Hepatitis B

hepatitis b

The hepatitis B virus can cause a short-term (acute) infection, which may or may not cause symptoms. Following an acute infection, a minority of infected adults develop a persistent infection called chronic hepatitis B. Many people with chronic hepatitis B remain well, but can still pass on the virus to others. Some develop serious liver problems. The virus is mainly passed on by sexual contact, sharing needles to inject drugs, and from mother to baby.

What is the function of liver?

The liver is in the upper right part of the abdomen. It has many functions which include:

  • Storing glycogen (fuel for the body) which is made from sugars. When required, glycogen is broken down into glucose which is released into the bloodstream.
  • Helping to process fats and proteins from digested food.
  • Making proteins that are essential for blood to clot (clotting factors).
  • Processing many medicines which you may take.
  • Helping to remove or process alcohol, poisons and toxins from the body.
  • Making bile which passes from the liver to the gut down the bile duct. Bile breaks down the fats in food so that they can be absorbed from the bowel.

What are hepatitis and hepatitis B?

Hepatitis means inflammation of the liver. There are many causes of hepatitis. For example, drinking too much alcohol, various drugs and chemicals, and also several different viruses can cause hepatitis. One virus that causes hepatitis is called the hepatitis B virus.

Hepatitis B is a virus which is carried in the bloodstream to the liver. It can then affect and damage your liver.

How often one gets infected with hepatitis B?

The exact number of people infected is not known. Worldwide, it is much more common and hepatitis B is the most common cause of hepatitis.

How can you get hepatitis B?

Hepatitis B is a very infectious disease.

  • From mother to baby (sometimes called vertical transmission)- Worldwide, the most common way the virus is passed on is from an infected mother to her baby. This usually occurs during childbirth.
  • From person to person (sometimes called horizontal transmission)-Blood and other bodily fluids, such as semen and vaginal secretions, contain the virus in infected people. The main ways in which people become infected include the following:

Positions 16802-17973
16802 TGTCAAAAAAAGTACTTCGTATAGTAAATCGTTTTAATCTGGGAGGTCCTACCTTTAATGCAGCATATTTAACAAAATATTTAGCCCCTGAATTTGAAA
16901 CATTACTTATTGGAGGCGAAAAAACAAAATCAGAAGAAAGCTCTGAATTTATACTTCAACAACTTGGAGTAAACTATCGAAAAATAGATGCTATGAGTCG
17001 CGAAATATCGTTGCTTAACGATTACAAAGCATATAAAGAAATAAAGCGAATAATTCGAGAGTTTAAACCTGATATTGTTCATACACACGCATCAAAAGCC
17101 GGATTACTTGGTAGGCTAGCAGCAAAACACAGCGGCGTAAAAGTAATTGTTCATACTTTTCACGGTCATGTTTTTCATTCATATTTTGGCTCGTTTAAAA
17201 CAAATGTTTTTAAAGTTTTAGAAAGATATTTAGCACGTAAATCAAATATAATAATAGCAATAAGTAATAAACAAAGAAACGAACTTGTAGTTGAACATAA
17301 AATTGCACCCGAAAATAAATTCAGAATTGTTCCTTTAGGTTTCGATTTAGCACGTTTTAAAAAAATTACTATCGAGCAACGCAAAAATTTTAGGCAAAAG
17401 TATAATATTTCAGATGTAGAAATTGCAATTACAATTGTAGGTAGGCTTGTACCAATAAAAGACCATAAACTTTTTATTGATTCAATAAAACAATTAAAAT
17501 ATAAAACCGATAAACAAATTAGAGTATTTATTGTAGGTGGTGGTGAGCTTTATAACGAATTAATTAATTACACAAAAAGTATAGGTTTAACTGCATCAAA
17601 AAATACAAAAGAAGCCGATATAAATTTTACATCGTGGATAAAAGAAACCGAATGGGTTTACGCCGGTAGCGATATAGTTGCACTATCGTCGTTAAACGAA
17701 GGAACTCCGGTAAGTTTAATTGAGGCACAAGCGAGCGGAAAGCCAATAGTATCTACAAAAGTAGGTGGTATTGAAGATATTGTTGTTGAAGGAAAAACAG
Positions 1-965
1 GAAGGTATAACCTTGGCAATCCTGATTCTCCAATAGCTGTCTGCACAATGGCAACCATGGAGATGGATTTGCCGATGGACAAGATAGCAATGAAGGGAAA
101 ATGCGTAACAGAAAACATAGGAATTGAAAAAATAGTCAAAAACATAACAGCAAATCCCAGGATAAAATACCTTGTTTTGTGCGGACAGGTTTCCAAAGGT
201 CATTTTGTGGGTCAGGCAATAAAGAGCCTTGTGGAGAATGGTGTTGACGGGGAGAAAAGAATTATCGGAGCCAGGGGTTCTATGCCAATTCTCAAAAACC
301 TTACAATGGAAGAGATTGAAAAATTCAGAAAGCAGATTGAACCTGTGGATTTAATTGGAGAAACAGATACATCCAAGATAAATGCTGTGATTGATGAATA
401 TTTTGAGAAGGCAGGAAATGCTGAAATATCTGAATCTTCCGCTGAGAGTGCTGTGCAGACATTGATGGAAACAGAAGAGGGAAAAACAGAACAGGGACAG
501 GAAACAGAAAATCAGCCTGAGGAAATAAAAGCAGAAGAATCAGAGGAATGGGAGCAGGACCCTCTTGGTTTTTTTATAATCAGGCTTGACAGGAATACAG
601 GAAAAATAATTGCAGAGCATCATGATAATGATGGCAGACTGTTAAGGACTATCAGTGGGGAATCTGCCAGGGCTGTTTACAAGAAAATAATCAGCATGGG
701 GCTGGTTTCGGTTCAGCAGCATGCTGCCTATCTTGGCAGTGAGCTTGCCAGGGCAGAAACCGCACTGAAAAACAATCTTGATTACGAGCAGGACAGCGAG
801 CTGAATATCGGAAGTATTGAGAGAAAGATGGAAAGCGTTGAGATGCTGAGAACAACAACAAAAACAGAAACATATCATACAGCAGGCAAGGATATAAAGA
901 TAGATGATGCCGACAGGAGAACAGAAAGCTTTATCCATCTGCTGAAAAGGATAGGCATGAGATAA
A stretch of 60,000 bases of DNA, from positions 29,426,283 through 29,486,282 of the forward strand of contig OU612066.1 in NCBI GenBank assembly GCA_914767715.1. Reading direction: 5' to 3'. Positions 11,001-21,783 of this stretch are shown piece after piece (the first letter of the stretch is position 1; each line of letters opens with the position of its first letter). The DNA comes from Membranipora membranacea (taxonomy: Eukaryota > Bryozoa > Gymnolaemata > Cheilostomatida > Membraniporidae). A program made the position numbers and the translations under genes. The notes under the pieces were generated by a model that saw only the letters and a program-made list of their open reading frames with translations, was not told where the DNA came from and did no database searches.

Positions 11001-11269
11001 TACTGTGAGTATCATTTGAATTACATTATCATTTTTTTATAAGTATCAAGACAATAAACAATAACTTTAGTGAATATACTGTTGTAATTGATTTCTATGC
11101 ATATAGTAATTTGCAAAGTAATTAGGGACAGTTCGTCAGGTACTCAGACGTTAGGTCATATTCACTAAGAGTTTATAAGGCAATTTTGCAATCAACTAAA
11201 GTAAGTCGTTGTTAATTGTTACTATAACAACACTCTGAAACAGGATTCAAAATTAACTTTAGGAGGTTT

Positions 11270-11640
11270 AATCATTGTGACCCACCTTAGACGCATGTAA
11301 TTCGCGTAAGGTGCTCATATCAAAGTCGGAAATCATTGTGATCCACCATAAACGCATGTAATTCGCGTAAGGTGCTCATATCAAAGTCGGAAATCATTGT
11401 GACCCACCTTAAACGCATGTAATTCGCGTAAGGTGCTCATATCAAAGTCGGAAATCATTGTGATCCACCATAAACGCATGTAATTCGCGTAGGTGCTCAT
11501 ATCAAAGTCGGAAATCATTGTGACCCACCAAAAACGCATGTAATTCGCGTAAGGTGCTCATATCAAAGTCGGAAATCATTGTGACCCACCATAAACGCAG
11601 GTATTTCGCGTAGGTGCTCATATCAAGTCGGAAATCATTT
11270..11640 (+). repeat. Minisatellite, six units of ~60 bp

• Having unprotected sex with an infected person. Even having oral sex can transmit hepatitis B.
    • From infected blood.
    • Sharing needles and/or any injecting equipment (for example, spoons, filters, water for injection) to inject drugs. Even a tiny amount of blood left on a needle from an infected person is enough to cause spread to others.
    • Some people who had a blood transfusion or another blood product several years ago were infected with hepatitis B.
    • From needlestick accidents where the needle was used on an infected person.
    • There is a small risk of contracting the virus from sharing toothbrushes, razors, and other such items which may be contaminated with blood. The virus can actually live outside the body for more than one week.
    • From using equipment which is not sterile for dental work, medical procedures, tattooing, body piercing, etc.
    • A bite from an infected person, or if their blood spills on to a wound on your skin, or on to your eyes or into your mouth.
    • The virus is not passed on during normal social contact such as holding hands, hugging, kissing or sharing cups or crockery.

How does it present and progress?

It is helpful to think of two phases of infection with hepatitis B virus.

  • Acute infection- Acute means new or for a short time. Symptoms of acute hepatitis may develop shortly after you first become infected with the virus (within 1-6 months, which is the incubation period). Symptoms include: feeling sick, vomiting, abdominal pains, fever and feeling generally unwell. You may become jaundiced (go yellow). This is due to a build-up of the chemical bilirubin which is made in the liver and spills into the blood in some liver conditions. (With jaundice due to hepatitis your urine goes dark and your faeces (stools) may go pale.)

Symptoms of acute hepatitis B infection usually go after a few weeks, as the immune system either clears the virus or brings it under control. Rarely, an acute severe (fulminant) hepatitis develops which is life-threatening.

However, in about half of cases, no symptoms, or only mild flu-like symptoms, develop in the acute phase. You may not even be aware that you have been infected with hepatitis B. In particular, babies who are infected from their mothers during childbirth usually have no symptoms at first.

Following the initial acute phase:

    • In more than 9 in 10 cases in adults, the virus is cleared from the body by the immune system within 3-6 months. In this situation you are no longer infectious and you are immune to further infection.
    • In up to 1 in 10 cases in adults, the virus remains long-term (chronic hepatitis B infection). This may occur whether or not you have symptoms in the acute phase.
    • In more than 9 in 10 babies infected from their mothers, the virus remains long-term.
    • So, in other words, there is a good chance of full recovery and clearing the virus for adults who become infected with hepatitis B. However, this is not so for newborn babies who become infected.
  • Chronic infection- A chronic hepatitis B infection is when the infection lasts for longer than six months. Of those people who develop chronic hepatitis B infection:
    • Up to 2 in 3 people remain well. This is called being a carrier and is sometimes called chronic inactive hepatitis B. About 1 in 5 carriers eventually clears the virus from their body naturally, but this may be after several years.